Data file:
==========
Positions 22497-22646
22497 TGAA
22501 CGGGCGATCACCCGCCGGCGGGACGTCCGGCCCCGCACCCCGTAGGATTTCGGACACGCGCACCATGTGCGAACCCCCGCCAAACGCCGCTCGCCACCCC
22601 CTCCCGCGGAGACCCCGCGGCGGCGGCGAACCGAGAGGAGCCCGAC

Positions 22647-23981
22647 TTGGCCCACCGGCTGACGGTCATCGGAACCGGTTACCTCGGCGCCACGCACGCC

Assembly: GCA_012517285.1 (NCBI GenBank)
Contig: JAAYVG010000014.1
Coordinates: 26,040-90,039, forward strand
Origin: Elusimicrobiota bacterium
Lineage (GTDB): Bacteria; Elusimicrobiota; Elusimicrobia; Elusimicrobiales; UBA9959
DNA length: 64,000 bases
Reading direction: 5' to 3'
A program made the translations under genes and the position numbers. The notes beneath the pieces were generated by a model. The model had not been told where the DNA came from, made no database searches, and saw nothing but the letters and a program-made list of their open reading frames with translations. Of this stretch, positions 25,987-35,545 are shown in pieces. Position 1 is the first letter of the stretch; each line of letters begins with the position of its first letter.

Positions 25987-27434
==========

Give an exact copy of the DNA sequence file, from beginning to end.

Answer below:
Positions 22497-22646
22497 TGAA
22501 CGGGCGATCACCCGCCGGCGGGACGTCCGGCCCCGCACCCCGTAGGATTTCGGACACGCGCACCATGTGCGAACCCCCGCCAAACGCCGCTCGCCACCCC
22601 CTCCCGCGGAGACCCCGCGGCGGCGGCGAACCGAGAGGAGCCCGAC

Positions 22647-23981
22647 TTGGCCCACCGGCTGACGGTCATCGGAACCGGTTACCTCGGCGCCACGCACGCC

Assembly: GCA_012517285.1 (NCBI GenBank)
Contig: JAAYVG010000014.1
Coordinates: 26,040-90,039, forward strand
Origin: Elusimicrobiota bacterium
Lineage (GTDB): Bacteria; Elusimicrobiota; Elusimicrobia; Elusimicrobiales; UBA9959
DNA length: 64,000 bases
Reading direction: 5' to 3'
A program made the translations under genes and the position numbers. The notes beneath the pieces were generated by a model. The model had not been told where the DNA came from, made no database searches, and saw nothing but the letters and a program-made list of their open reading frames with translations. Of this stretch, positions 25,987-35,545 are shown in pieces. Position 1 is the first letter of the stretch; each line of letters begins with the position of its first letter.

Positions 25987-27434